The Commission's approach, both in its case-by-case enforcement and in its regulatory activities as embodied by the TSR, ensures that consumers receive material information necessary to prevent them from making purchasing decisions on the basis of material information that is false or misleading. The bills now pending are consistent with that approach since they would require business to provide consumers with material information about the nature of sweepstakes-related promotions. Such legislation should lead to fewer deceptive sweepstakes mailings and a better informed public.
In conclusion, the Commission recognizes that the practice of mailing deceptive materials relating to games of chance is detrimental to American consumers. The Commission will continue to use the full range of investigative techniques, targeted law enforcement actions, and consumer and business education to attack this problem. We applaud the Subcommittee's interest in strengthening the tools available to the U.S. Postal Inspectors to combat these practices. I appreciate the opportunity to provide testimony today on the Commission's views, and would be pleased to answer any questions.
1. The views expressed in this statement represent the views of the Commission. My responses to any questions you may have are my own.
2. 15 U.S.C. § 45(a). The Commission also has responsibilities under approximately 40 additional statutes, e.g., the Fair Credit Reporting Act, 15 U.S.C. §§ 1681 et seq., which establishes important privacy protections for consumers' sensitive financial information; the Truth in Lending Act, 15 U.S.C. §§ 1601 et seq., which mandates disclosure of credit terms; and the Fair Credit Billing Act, 15 U.S.C. §§ 1666 et seq., which provides for the correction of billing errors on credit accounts. The Commission also enforces approximately 30 rules governing specific industries and practices, e.g., the Used Car Rule, 16 C.F.R. Part 455, which requires used car dealers to disclose warranty terms via a window sticker; the Franchise Rule, 16 C.F.R. Part 436, which requires the provision of information to prospective franchisees; and the Telemarketing Sales Rule, 16 C.F.R. Part 310, which defines and prohibits deceptive and abusive telemarketing practices.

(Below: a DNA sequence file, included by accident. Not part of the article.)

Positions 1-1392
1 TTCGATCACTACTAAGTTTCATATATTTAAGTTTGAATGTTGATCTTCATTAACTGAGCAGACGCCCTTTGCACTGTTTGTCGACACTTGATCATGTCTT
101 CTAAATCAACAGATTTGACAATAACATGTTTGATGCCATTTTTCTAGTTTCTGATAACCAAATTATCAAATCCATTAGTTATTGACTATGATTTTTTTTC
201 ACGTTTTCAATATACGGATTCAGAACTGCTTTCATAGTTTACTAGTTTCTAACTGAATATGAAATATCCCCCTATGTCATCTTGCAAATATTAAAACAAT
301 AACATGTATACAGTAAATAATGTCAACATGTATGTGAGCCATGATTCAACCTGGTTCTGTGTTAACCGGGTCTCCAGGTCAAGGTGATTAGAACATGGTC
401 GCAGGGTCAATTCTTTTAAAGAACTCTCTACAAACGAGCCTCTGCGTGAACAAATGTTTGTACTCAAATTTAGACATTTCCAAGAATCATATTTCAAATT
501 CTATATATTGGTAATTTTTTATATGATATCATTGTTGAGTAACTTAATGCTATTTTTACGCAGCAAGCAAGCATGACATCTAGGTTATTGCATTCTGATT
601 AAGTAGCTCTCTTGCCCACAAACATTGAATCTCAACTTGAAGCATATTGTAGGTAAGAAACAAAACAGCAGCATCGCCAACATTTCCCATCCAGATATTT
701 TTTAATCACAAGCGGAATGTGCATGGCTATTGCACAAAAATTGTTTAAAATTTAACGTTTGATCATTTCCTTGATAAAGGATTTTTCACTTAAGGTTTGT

3. Consumer Sentinel is an invaluable tool in projects like Project Mailbox. Indeed, in connection with that effort, the American Association of Retired Persons ("AARP"), using criteria developed by the FTC to identify the earmarks of certain types of deception, reviewed thousands of direct mailings received by its members. Mailings that contained one or more of those indicators of deception were then entered into the Consumer Sentinel database.